Belper is home to an extensive retail scene, recreational gems such as the Ritz Cinema, and numerous former industrial powerhouses. This small, former Georgian market town is located in the centre of the Derwent Valley Mills Heritage Site and still has one of the former 19th century cotton mill, the North Mill, standing  in the centre of town; this grade-II listed mill now acts as the Derwent Valley Visitor Centre, an exhibition explaining the town’s industrial past.

The contentious figure, Samuel Slater, known as ‘Father of the American Factory System’ in America -and as ‘Slater the Traitor’ in Britain – was born in Belper in 1768, and history can also be learned about at the North Mill exhibition.

Belper also has several other industrial-era buildings and structures to marvel at throughout the town, including: the 18th century Horseshoe Weir, which stretches across the River Derwent; the imposing 19th Century red-bricked East Mill; and the 1834 George Brettle Warehouse.

Belper offers tranquillity at several access points to the Derwent River, most notably, the Belper River Gardens, which offers a picturesque location to relax near the riverside amongst flowerbeds and shrubberies.

Belper is also a Peak District retail epicentre, with an eclectic mix of independent purveyors, specialist stores, and a regular farmers market. This diverse shopping scene won the town the Great British High Street Award in 2014.


The oldest structure which still stands in Belper is St. John’s Chapel, which dates to 1250 and was originally dedicated to St Thomas.

Several forges dating back to the 13th century suggest Belper’s original source of income was mainly based in ironworks; this production was minor though, as by 1740 Belper had a mere population of 500. This changed with the arrival of Jedediah Strutt, a business associate to Richard Arkwright, who brought serious industry to the town, namely, cotton. Strutt put Belper on the map by constructing the second water-powered cotton mill in the world. By the end of his tenure in the town, Strutt had constructed a total of 5 water mills, turned the town into a textile powerhouse, and, incidentally, increased the population to 8,000 by 1830. The original North Mill perished in a fire in 1803.

The booming cotton industry brought the North Midland Railway line through Belper in the year 1840. Belper had been the first town in the whole of Britain to receive gas lighting in the year 1820, which later saw the formation of the Belper Gas and Coke Company in 1850.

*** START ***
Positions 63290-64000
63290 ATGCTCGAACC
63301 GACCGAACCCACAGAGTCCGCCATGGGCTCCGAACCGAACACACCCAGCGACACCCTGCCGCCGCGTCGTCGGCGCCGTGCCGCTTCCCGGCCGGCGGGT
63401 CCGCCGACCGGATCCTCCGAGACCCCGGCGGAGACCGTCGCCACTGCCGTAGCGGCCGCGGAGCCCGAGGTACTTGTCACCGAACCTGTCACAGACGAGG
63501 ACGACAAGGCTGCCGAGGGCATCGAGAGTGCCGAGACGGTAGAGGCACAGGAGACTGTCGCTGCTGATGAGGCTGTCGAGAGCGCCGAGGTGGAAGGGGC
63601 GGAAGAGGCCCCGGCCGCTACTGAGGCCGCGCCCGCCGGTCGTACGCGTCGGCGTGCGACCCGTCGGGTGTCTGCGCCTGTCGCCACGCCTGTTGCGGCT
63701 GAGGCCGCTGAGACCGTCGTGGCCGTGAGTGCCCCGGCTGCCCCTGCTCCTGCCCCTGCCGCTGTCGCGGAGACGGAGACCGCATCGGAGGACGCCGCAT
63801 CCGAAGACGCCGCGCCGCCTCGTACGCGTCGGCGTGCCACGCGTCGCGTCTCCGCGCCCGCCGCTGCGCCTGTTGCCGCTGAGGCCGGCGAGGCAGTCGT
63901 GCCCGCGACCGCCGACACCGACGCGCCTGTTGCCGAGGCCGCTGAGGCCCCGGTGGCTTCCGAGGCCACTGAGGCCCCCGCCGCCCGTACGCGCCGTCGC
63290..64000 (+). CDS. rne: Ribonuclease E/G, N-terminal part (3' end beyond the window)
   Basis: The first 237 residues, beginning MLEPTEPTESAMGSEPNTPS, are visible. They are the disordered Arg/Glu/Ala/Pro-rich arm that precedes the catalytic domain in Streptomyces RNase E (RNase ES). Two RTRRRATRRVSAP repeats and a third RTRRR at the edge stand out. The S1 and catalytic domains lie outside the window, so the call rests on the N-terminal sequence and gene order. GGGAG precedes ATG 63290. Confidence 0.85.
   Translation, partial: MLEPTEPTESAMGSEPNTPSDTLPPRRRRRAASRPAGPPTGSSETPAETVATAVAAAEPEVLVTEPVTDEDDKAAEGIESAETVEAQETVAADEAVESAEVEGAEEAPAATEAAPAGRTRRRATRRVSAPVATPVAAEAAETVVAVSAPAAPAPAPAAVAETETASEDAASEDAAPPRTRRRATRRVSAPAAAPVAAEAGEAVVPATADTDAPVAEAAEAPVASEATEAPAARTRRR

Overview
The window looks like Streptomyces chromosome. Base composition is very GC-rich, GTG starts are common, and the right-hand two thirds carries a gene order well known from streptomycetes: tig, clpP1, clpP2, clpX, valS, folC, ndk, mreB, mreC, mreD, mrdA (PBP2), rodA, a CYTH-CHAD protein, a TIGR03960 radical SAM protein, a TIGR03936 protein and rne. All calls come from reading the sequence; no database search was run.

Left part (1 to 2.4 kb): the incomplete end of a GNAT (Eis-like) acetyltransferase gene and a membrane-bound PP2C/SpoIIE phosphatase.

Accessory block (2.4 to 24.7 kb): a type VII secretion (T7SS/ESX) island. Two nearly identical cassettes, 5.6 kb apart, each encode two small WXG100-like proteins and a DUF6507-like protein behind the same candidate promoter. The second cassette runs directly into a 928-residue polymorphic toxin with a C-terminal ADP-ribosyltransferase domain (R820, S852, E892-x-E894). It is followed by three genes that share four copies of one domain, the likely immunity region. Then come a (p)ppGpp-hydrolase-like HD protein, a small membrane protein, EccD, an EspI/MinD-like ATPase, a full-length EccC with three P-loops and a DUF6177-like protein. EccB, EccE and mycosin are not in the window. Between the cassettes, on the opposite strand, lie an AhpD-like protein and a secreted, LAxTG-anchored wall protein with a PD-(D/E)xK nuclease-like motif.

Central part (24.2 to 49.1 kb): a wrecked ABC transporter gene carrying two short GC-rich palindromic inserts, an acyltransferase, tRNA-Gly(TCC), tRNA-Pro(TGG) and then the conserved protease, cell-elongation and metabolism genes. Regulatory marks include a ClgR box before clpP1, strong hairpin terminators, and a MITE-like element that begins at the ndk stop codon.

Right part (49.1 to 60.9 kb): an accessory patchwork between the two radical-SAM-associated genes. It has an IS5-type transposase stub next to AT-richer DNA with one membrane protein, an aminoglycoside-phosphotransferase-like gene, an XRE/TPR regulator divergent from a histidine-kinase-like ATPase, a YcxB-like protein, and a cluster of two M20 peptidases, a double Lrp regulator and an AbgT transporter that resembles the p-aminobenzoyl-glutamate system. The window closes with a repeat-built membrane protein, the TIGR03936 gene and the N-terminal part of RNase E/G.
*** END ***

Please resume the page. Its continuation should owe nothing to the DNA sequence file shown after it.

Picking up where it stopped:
One man employed by Strutt was Belper’s own Samuel Slater, who would go on to become a significant influence American manufacturing, at the cost of betraying Britain. At the time, so that Britain to maintain a monopoly on the processing of cotton, it was made illegal for British manufacturers to immigrate to America, in case they gave away valuable processing secrets. Disguising himself as a farmer and travelling to America by boat, Slater disclosed Britain’s water mill blueprints, and in turn became one of the main instigators of the American industrial era.


Belper Monthly Market – taking place on the 2nd Saturday of every month (except January) on the town’s Market Square, this farmer’s market serves the very best in local produce, including meat, cheese, bread, and cakes. It’s only open between 8.30am and 1.00pm, so get down early!

De Bradelei Shopping Village – This shopping centre is where you’ll find an extensive selection of menswear, womenswear, and homeware. De Bradelei is found within the historic George Brettle and Co. building, one of the main manufacturers in Belper, which was originally constructed in 1834. It has been a shopping centre for over 20 years now, featuring a restaurant and café.


The Ritz Cinema – This is the perfect place to view both blockbusters and independent movies under one roof. This Art Deco hall was originally built in 1882 and has had many usages over the years, including a meeting hall, a library, and even as a court. It first became a cinema in 1919 and was updated in 1935 to seat 500 people. Popularity dwindled throughout the 20th century and, after having changed ownership several times, eventually closed its doors in 1991. It re-opened in 2006 with a restoration of the original auditorium, which now seats 117, with a fully licenced bar and bingo hall downstairs.

Belper River Gardens – This pleasure garden dates back to 1905 and today boasts a number of fascinating shrubberies and flowerbeds. Originally devised by a descendant of local mill owner, Jedediah Strutt, entrance to this tranquil riverside landscape is free, and features a children’s play area and boating facilities.


Strutt’s North Mill Museum – Explore the history of Belper’s industrial past inside one of Strutt’s original cotton mills. The site was home originally to Strutt’s first ever cotton mill, which was constructed 1786, and unfortunately burned down – a frequent occurrence in the production of cotton – in 1803. Jedediah Strutt’s son, William Strutt, erected the innovative fire-proof replacement, which opened in 1804 and is where the current exhibition takes place. Employing over 2000 workers at its peak, this mill museum offers a real opportunity to understand both the innovation of the industrial era, and also the strife of the people who made Belper what it is today.